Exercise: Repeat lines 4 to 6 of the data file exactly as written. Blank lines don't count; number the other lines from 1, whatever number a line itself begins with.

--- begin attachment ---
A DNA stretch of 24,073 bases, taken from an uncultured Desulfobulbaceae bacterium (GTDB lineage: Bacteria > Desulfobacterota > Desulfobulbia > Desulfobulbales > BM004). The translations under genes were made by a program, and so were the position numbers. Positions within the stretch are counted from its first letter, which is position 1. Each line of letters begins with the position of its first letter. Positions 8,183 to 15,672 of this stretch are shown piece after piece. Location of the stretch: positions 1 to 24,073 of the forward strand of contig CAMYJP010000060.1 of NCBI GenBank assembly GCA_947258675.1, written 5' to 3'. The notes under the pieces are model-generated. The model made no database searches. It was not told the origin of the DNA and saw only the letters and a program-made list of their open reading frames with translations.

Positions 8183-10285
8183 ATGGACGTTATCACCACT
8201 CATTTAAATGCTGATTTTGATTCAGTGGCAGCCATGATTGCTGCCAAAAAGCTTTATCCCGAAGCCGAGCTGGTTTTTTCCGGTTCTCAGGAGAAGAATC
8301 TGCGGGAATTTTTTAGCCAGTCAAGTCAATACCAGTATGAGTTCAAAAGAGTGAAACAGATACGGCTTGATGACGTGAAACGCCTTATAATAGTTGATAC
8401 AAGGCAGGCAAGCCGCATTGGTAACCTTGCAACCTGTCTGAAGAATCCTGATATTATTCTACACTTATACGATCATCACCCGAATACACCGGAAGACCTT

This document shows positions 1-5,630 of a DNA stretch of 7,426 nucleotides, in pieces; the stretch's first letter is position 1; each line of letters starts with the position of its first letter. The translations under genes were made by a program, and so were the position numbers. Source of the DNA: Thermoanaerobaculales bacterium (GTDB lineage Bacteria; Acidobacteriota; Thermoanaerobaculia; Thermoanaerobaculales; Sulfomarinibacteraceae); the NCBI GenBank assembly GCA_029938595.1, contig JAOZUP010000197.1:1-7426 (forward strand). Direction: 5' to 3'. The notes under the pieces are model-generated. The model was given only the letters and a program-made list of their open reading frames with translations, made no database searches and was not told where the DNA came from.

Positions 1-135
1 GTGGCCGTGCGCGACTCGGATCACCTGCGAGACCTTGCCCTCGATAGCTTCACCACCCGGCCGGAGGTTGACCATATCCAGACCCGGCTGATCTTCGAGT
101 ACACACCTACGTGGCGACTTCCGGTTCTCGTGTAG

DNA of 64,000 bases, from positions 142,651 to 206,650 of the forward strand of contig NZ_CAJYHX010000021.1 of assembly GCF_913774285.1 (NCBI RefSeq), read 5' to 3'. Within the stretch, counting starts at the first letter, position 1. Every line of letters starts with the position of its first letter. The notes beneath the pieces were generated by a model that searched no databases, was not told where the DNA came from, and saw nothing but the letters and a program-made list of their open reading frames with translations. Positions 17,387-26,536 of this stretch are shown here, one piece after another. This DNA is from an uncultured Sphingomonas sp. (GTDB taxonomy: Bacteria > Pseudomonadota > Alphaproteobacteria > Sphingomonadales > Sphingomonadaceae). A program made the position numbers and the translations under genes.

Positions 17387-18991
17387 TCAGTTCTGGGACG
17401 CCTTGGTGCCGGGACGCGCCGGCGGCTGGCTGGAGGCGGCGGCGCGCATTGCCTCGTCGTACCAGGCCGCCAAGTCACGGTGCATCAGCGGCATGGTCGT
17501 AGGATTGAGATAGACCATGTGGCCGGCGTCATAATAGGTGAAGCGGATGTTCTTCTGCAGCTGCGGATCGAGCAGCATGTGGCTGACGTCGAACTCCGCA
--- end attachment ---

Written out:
8201 CATTTAAATGCTGATTTTGATTCAGTGGCAGCCATGATTGCTGCCAAAAAGCTTTATCCCGAAGCCGAGCTGGTTTTTTCCGGTTCTCAGGAGAAGAATC
8301 TGCGGGAATTTTTTAGCCAGTCAAGTCAATACCAGTATGAGTTCAAAAGAGTGAAACAGATACGGCTTGATGACGTGAAACGCCTTATAATAGTTGATAC
8401 AAGGCAGGCAAGCCGCATTGGTAACCTTGCAACCTGTCTGAAGAATCCTGATATTATTCTACACTTATACGATCATCACCCGAATACACCGGAAGACCTT